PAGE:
Culture Shakes

How wise or moral, though, was Andy Warhol, the antihero (Andy-hero?) of Anne Bogart's Culture of Desire? We learn Bogart's answer fast: Her Andy (a woman, Kelly Maurer) is shot, whereupon a Vreeland–ish muse (a man in drag) appears, reciting the opening of The Divine Comedy. Dante-Andy follows this astringent Virgil into shopping hell, a metal rack of identical cardboard cartons which, taken down, reveal bits of an ingenious backdrop (set by Neil Patel) that can be lit (by the incisive Mimi Jordan Sherin) to suggest inferno, purgatory, or paradise as needed.

Bogart's Andy has a rough time in hell, and things don't improve much when he reaches celebrity paradise. In fact, his whole experience is seen as purgatory--the agony of a queer, sensitive mama's boy in blue-collar Pittsburgh. Bogart's Andy is in a perpetual state of either swoon or desperation; his bland pronouncements about the joy of consumerized life are made to sound alternately like moans of despair or snide satiric gibes. The little interruptions during which the cast marches through in various stages of shopaholic frenzy muddle matters, seeming to finger Warhol as the cause of the consumer society that Bogart alternately abhors and relishes.

Vague as sociology, this is way off the mark as biography. Even I, who only met Warhol a few times and largely loathe the effect of his work, can say that he wasn't the whimpering basket case Bogart depicts. On the contrary, his complacent assurance, even about his own insecurities, was the infuriating part. To ascribe his love of consumerism to his personal unhappiness is also to underrate his artistic intelligence: His ideas are pernicious because they're partly true.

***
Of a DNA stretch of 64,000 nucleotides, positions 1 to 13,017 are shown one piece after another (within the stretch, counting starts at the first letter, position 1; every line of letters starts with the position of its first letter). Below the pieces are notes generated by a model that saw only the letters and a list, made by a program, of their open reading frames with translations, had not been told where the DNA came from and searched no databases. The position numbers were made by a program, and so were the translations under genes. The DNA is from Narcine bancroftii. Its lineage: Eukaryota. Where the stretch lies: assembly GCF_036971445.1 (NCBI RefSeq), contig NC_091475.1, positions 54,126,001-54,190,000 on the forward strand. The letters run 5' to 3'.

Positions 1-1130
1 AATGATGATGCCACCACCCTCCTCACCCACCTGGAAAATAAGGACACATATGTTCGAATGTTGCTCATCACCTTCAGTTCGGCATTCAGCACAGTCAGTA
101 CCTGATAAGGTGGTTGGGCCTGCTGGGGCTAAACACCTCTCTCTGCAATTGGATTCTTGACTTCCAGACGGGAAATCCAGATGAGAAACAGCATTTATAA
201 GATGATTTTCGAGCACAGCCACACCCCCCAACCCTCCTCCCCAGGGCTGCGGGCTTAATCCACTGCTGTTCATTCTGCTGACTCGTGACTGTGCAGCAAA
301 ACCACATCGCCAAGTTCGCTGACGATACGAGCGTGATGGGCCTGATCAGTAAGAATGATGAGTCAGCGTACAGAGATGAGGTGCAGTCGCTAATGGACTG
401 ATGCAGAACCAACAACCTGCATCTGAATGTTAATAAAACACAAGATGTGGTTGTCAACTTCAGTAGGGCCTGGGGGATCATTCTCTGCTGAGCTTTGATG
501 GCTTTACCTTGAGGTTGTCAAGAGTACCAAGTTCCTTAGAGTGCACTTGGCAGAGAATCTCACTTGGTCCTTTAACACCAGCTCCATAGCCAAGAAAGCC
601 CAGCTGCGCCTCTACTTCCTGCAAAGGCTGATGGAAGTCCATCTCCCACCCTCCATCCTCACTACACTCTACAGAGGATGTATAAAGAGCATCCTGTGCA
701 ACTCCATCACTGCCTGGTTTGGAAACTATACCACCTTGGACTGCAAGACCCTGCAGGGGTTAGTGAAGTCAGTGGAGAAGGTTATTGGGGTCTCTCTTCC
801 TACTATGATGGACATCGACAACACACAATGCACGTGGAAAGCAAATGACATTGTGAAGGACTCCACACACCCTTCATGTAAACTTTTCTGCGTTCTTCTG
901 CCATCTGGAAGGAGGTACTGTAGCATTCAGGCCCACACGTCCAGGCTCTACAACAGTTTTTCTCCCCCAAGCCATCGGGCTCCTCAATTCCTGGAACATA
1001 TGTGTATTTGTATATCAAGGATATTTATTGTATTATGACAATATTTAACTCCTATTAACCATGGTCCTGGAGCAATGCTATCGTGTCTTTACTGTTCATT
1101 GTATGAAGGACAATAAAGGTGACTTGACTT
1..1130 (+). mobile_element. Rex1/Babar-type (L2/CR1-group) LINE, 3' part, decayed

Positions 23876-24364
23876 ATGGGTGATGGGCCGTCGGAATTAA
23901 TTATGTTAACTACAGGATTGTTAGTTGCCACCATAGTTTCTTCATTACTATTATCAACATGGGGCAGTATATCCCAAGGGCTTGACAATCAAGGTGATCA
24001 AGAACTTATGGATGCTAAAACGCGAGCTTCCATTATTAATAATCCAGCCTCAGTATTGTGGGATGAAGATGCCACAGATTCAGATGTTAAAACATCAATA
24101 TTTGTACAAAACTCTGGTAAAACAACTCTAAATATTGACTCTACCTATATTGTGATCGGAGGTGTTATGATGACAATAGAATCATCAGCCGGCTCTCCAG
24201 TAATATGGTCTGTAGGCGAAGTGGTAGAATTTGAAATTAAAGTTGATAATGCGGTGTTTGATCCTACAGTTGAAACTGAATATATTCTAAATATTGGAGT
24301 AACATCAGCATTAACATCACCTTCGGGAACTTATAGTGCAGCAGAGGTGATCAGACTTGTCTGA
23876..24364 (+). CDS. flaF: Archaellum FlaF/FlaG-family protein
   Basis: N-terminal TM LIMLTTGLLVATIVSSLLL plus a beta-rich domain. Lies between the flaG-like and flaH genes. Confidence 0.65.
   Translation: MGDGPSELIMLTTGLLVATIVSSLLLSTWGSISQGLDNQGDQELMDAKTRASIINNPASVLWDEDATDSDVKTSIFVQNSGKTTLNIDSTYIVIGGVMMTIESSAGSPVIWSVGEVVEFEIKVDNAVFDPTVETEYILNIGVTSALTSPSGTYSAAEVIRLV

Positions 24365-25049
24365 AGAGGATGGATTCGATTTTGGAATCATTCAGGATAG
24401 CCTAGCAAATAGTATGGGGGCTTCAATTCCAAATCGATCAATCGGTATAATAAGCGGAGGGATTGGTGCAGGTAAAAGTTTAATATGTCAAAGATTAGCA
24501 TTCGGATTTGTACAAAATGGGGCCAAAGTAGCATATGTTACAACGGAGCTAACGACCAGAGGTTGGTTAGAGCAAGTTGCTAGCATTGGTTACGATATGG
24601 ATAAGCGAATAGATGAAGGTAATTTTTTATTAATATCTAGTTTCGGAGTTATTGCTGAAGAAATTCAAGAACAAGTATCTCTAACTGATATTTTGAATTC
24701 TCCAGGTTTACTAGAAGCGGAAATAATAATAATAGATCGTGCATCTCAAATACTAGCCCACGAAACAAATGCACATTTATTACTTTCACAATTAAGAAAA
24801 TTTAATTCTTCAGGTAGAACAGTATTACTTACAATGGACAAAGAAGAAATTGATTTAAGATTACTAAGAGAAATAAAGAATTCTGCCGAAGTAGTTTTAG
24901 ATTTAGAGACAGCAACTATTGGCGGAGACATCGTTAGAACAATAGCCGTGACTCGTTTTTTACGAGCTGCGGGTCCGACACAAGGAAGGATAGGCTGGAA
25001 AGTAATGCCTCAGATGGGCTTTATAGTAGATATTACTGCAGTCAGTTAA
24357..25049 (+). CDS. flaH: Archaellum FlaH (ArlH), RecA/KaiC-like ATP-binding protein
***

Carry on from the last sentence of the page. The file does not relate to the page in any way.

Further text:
Ping Chong as Hoichi in Kwaidan: It's all in the way the story's told
Beatriz Schiller
Ping Chong as Hoichi in Kwaidan: It's all in the way the story's told

Details

Kwaidan
By Ping Chong
Based on stories by Lafcadio Hearn
La MaMa Annex
66 East 4th Street
475-7710

Culture of Desire
By Anne Bogart and the SITI Company
New Yor

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Unlike Bogart, Warhol succeeded in merging his love and his distaste for mass-manufactured objects. The soup can was beautiful because it was beautiful; that it was also hideously banal just added ironic luster to the beauty. Far from being disappointed in human love, he was probably happier gazing at his love objects than interacting with them. He neither empathized with the freaks nor sang the blues; he had attained a state of consumerist satori. What was, was.

This condition, static by nature, seems to infuriate Bogart, who as a theater artist inevitably sees life as action first and last. She doesn't link Warhol's passivity to the analogous stillnesses of Robert Wilson, hero of her much friendlier Bob last spring, and she doesn't find reinforcement for it in the nature or history of American consumerism, though both blankness and acquisitiveness were noted by observers long before Warhol. His genius lay in knowing how to transform his vision of marketing into a system of marketable objects. His parallels aren't with artists but with the likes of Henry Ford, Howard Johnson, and Ray Kroc. Visually charming as much of Bogart's piece is--especially a ballet of people in supermarket carts--it doesn't come near either Warhol or the big questions his work raises. The uneven ensemble is only intermittent help, though Maurer's Andy is as touching as it is un-Andy-ish.

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